It's October and athletes up and down the country will be starting 'winter' training. The guys in my group that are in the US will have started back in late August, but their season ends in June and not Sep like the UK one. This is often why US-based athletes have trouble keeping going when they return to the UK in our late spring - but that's a story for another day.
At the time of writing of this post we have been back in training for about two weeks. I'm a believer in being very specific in training. My rationale is that long and triple require high-power, so why do significant amounts of low power activity? Will 10 x 200m improve your jump performance - unlikely. Another key foundation of my approach is recovery. It's when you are not training when your body is increasing in terms of power and work capacity, for example. So proper rest is very important, hence my 'less is more' philosophy. There are of corse exceptions for example, training for multi-events (and there are a couple of multi-eventers in the group). However, the same rest principle can be diluted for them. Coaches need to work out the minimum effective dose that brings about optimum results - I think it was Dan Pfaff that said that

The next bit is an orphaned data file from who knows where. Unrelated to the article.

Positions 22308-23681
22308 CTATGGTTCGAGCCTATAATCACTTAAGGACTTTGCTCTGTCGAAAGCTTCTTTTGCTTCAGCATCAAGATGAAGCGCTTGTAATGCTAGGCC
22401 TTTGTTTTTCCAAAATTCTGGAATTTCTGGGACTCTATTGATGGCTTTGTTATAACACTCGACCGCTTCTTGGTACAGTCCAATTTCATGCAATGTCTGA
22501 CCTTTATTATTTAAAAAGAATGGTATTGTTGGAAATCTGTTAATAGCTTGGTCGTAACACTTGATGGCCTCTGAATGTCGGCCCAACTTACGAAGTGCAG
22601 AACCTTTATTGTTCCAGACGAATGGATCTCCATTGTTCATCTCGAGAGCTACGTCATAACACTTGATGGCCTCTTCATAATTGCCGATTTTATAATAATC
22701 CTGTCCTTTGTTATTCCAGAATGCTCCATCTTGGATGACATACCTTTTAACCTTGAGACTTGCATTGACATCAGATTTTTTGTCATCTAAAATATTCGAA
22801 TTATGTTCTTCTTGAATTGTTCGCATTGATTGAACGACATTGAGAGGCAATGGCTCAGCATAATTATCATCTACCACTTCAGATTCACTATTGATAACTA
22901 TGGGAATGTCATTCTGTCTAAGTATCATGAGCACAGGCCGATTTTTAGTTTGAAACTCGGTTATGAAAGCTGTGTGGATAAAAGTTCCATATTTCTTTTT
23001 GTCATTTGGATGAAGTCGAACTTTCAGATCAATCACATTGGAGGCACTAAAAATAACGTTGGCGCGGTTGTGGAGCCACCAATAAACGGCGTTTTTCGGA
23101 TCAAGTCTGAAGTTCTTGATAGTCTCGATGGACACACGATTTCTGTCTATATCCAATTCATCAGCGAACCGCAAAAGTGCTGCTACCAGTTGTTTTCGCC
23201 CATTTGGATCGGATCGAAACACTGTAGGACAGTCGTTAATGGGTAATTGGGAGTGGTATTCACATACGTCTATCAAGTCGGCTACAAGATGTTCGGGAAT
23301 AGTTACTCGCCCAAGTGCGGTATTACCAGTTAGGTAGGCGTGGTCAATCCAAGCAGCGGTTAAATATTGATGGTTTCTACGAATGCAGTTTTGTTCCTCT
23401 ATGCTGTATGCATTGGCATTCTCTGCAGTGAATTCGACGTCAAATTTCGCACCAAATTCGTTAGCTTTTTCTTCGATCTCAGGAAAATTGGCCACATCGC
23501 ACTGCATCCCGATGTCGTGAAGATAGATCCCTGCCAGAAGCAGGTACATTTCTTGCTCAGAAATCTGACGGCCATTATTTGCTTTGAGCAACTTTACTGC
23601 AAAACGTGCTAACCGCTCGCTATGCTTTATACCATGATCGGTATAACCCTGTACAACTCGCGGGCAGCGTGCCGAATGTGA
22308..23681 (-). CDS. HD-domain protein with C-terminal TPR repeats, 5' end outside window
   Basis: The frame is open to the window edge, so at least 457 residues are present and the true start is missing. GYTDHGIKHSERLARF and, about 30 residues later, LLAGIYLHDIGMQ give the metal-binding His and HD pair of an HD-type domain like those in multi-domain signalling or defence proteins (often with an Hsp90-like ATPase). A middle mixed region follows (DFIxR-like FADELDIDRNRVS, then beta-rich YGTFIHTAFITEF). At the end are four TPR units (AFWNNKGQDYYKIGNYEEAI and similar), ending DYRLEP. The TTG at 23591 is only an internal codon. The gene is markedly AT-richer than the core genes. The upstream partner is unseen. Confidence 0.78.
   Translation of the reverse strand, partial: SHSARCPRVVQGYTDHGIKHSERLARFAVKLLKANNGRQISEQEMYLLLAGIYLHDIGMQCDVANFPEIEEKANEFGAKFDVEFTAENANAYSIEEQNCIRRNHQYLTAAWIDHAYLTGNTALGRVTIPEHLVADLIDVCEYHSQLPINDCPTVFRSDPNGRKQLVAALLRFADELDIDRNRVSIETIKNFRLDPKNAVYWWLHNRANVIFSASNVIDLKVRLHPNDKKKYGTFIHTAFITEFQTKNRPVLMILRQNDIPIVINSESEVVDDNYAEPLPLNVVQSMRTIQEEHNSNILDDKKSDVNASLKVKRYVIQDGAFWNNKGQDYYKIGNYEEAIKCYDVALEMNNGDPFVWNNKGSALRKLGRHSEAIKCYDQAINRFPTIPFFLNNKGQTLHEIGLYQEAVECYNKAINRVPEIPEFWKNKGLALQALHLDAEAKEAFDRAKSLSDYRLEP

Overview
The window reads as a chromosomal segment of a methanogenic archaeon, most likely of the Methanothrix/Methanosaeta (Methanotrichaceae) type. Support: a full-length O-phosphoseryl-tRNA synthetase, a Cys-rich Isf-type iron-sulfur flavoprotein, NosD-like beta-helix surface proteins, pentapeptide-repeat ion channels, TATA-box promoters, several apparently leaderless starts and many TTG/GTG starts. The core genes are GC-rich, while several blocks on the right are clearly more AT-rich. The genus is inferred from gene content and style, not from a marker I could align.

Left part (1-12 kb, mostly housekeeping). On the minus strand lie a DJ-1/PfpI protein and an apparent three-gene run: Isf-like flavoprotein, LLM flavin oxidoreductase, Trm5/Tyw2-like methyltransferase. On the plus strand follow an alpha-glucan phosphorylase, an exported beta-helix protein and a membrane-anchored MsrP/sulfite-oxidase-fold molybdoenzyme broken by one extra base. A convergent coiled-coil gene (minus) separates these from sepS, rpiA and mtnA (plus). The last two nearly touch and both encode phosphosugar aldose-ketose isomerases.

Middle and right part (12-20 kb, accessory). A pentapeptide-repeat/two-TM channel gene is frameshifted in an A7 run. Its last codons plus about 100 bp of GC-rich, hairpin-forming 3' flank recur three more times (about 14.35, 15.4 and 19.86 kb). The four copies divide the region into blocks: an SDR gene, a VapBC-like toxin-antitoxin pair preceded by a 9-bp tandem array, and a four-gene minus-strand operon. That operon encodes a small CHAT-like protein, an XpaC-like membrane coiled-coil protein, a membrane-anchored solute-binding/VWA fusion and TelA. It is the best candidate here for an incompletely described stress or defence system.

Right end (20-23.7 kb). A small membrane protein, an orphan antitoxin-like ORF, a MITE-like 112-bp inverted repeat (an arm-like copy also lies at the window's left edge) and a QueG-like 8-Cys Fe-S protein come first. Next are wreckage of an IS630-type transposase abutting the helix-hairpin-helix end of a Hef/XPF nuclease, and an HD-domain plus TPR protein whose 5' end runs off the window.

So what are we doing in training? The video will show you a snippet. There are metabolic cost exercises, for example, bear crawls, press-ups and lunges and we are doing circuits, but the meat of the workouts are running drills, plyometrics including drop jumps, of which I am a firm believe in, acceleration work and some short faster running workouts i.e. no 200's but perhaps 8 x 60m with 90sec recovery between each.
Weights are taking place - sometimes these are included during our main three times a week sessions and/or in a separate workout. We're doing four to five sessions a week.
If you stay specific you can very quickly get more specific and enhance the qualities of the jumper that much better. Add power to power to power; add speed to speed to speed.